SSAI Seminar Programme
Decolonising Natural Resource Governance
Seminars sponsored by the SOAS South Asia Institute and co-organised by the Law, Environment and Development Centre, School of Law, SOAS 2019-2020
Extraction of natural resources in South Asia, including air, forests, land, minerals and water, has been a crucial aspect of the development paradigm for many decades. The colonial state relied on natural resources to sustain the colonial economy and the empire, in part through dispossession and disregard for existing rights of use and conservation. The focus was particularly on land through which the colonial state could access most resources, and land acquisition legislation played a central role in this regard. Post-independence, governments have maintained a grip over natural resources. This approach remains anchored in the same basic paradigm, despite a dramatic change in circumstances.
This is not to say that there have been no changes. The past couple of decades attest to massive changes in the governance of natural resources in the context of neo-liberal economic and policy reforms. At the same time, these changes that seek in principle to give much greater freedom to the private sector to exploit resources ‘efficiently’ remain linked to strong state intervention, as exemplified by India’s new land acquisition legislation where the role of the private sector is more directly acknowledged but where the state remains the central actor.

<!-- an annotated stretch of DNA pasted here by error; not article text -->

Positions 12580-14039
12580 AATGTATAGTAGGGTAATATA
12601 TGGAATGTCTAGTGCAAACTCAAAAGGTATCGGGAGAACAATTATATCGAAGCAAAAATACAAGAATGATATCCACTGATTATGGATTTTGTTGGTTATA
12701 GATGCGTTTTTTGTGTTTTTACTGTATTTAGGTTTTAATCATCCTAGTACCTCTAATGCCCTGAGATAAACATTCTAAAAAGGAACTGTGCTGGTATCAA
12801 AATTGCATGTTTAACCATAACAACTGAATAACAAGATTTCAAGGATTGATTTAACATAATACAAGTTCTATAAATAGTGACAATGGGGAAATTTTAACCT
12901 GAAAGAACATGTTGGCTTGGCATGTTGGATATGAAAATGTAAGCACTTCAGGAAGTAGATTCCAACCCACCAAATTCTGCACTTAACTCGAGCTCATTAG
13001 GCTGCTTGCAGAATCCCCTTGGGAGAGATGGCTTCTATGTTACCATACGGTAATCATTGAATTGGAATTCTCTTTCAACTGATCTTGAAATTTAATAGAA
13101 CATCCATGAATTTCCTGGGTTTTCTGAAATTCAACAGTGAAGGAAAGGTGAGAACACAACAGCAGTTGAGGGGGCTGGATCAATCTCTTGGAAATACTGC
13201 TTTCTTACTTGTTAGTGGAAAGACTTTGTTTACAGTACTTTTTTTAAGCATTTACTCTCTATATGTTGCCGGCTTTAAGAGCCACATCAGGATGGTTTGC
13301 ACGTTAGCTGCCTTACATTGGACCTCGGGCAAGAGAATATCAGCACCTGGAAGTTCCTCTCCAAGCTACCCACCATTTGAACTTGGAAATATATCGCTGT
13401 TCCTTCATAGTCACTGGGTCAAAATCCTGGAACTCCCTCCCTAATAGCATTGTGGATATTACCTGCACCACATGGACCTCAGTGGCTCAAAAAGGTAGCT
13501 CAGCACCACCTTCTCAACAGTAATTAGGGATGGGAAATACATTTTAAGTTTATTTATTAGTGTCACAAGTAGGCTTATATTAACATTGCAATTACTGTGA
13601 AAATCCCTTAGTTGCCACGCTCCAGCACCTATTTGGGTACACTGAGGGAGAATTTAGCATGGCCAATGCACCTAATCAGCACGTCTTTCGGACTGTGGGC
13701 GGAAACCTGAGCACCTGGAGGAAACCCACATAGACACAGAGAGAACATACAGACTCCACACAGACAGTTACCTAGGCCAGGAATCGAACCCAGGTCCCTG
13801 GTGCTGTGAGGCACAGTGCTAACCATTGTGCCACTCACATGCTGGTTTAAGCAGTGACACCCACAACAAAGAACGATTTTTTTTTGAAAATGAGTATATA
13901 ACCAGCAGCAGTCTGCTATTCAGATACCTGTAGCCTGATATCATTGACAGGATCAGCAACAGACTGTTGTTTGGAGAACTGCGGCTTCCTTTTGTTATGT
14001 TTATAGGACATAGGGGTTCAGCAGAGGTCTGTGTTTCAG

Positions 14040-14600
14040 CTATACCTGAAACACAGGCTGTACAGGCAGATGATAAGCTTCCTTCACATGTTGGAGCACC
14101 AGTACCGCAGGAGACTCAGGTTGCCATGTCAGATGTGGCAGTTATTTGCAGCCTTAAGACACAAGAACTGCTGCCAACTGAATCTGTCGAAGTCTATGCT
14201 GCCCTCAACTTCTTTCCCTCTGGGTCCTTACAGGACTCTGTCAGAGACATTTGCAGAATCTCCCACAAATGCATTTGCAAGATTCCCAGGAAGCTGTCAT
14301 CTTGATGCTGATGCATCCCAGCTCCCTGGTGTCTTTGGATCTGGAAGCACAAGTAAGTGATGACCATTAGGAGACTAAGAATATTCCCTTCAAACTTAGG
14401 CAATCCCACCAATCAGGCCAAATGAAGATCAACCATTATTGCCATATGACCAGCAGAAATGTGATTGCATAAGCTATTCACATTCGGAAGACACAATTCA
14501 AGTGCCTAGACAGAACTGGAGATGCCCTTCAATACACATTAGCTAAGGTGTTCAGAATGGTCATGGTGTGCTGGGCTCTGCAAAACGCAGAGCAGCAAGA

This seminar series seeks to explore mechanisms for decolonising natural resource governance in a context where modernisation and reforms of the past couple of decades have led to significant changes, such as the recognition of forest rights for forest-dependent people in India, but the bulk of the governance framework remains steeped in old thinking.
The seminar series hopes to examine the push towards change in governance frameworks resulting from subaltern studies that question the received wisdom of state intervention in resource governance along with discourses on mainstreaming community-led commons resource management. Further, in the context of the continued marginalisation in policy circles of discourses that eschew a centralised state interventionist model, the five seminars in the series will aim at mainstreaming and highlighting ways in which to entrench and build alternative discourses, while simultaneously questioning and testing popular policy prescriptions that support the continuation of old structures (primarily colonial).
For further information contact the Institute.